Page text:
The Fundamentals: How Warriors forward Draymond Green has become such an effective three-point threat.
Within basketball-crazed circles, Draymond Green has reached a certain level of acclaim. At this moment he could be the quiet front-runner to be named Defensive Player of the Year. His coach, Steve Kerr, can't seem to say enough about what Green brings to his team both in measurable impact and unquantifiable influence. Green's teammates seem to rally through his energy as a means to build leads and cut deficits. In fact, the third-year forward's play has made coach-turned-analyst Jeff Van Gundy into a true believer, as he advocated for Green's All-Star candidacy on national television.
Already there's talk that Green, selected with the 35th pick in the 2012 draft, might demand such a salary in free agency that the Warriors would have to wade deep into luxury tax territory to keep him. The speculation is both real and deserved; Green will indeed draw some hefty offers this summer as a byproduct of the league's increasing appreciation of his rich skill set.
The broad strokes of Green's success should be obvious. His defense is worthy of All-NBA billing, if not the top individual honor. His passing (he averages 4.1 assists per 36 minutes) makes him a perfect component of Golden State's fluid offense. Green's improvement as a perimeter shooter, too, stands out in a league that so values spacing.
It's deep within those skills and others, though, that Green crystallizes his on-court import. That Green is an excellent defender, for example, matters only so much as the specifics (his versatility, ability to cover space, etc.) that make it happen. Also, to say Green is a good three-point shooter is accurate, but insufficient. Clearly he is willing to take and make threes, as the Hawks—whom the Warriors ran off the floor Wednesday—can attest:
Yet those clips tell far more than the outcome of a particular shot. Whether Green makes his threes is obviously important; no competent defense will respect the range of a shooter who can't shoot. Accuracy, though, is not the only variable to consider. Many stretch bigs have a problem with the speed of their release. While perimeter players have been trained through a lifetime of practice to quickly fire off shots in minimal space, range-shooting power forwards and centers often move to the perimeter later in their careers and in their transition bring more deliberate shooting forms.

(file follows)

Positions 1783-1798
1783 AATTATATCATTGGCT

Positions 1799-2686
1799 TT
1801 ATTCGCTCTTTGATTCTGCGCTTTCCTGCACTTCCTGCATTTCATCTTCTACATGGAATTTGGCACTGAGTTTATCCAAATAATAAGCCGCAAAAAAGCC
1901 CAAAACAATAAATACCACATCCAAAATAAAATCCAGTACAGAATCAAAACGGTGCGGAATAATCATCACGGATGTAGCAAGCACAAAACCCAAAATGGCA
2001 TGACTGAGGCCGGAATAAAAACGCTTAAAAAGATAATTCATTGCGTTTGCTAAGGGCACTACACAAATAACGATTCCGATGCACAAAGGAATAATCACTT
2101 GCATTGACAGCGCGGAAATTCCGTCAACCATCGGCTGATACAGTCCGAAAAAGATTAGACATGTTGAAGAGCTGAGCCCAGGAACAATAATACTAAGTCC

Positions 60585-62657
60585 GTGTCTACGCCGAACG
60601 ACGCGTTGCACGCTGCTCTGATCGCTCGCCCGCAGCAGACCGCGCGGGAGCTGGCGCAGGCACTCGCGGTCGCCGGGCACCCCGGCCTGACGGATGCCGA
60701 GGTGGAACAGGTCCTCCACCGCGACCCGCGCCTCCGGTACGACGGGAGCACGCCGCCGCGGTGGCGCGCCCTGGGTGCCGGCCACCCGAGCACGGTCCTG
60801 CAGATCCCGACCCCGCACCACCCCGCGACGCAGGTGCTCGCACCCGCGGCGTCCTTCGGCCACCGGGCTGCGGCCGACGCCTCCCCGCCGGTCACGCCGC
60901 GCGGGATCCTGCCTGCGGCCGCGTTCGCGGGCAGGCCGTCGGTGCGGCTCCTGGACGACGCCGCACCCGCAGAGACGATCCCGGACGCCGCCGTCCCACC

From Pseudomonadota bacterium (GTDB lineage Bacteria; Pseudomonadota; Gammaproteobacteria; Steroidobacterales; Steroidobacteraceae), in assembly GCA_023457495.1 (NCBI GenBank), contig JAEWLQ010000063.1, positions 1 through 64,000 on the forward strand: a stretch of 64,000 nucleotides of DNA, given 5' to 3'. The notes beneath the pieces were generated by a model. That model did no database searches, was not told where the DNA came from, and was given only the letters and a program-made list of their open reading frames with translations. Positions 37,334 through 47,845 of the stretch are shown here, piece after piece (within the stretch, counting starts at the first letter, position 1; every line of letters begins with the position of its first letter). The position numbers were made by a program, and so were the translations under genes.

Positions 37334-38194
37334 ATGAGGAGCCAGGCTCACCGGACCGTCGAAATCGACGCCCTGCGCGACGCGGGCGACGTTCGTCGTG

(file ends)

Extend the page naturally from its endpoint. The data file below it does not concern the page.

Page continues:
This is fine so long as the form is functional. A stretch four is only useful in the case that his shooting is actually a threat. If his form needs to be pulled back and centered like a rickety catapult, that threat is contingent on a defense giving him ample time to line up and fire.
That this isn't an issue for Green makes a profound difference in the kinds of shots he is able to take and make. Every one of Green's three-point attempts in the clips above goes contested by a player taller than him. Were the mechanics of his shot slower, his shot could have been blocked, altered or prevented outright. Instead, he lets loose a three in swift, fluid motion: a slight dip, a quick rise and a flick of a release.
Elite NBA offenses are able to operate at a speed faster than defensive rotation in part because of players like Green. When he intends to shoot, no beat is wasted. The ball comes to him and is gone—sent on its way without hesitation. The way Green shoots also breeds confidence; make or miss, Green knows that he can beat the defender scrambling to close out on his shot in most cases. It's because of this that Green averages about as many three-point attempts per minute as wings such as LeBron James, Gordon Hayward, and Carmelo Anthony.
All of which is to say that shooting range is not always equal. There are concrete, understood differences between the three-point work of pull-up maestros like Stephen Curry and Damian Lillard and catch-and-shoot types like J.J. Redick and Kevin Martin. Less immediately obvious is the distinction between those who can put up composed looks against pressure true to their usual shooting motion and those with more leisurely releases. The devil of title contention—a course through which even minor weaknesses can become issues—lies in such details.
If the ball comes to Green in position to launch up a three, odds are that he was open. What separates Green from other range-shooting bigs around the league is that by the time he lines up and sends his shot flying, he still is.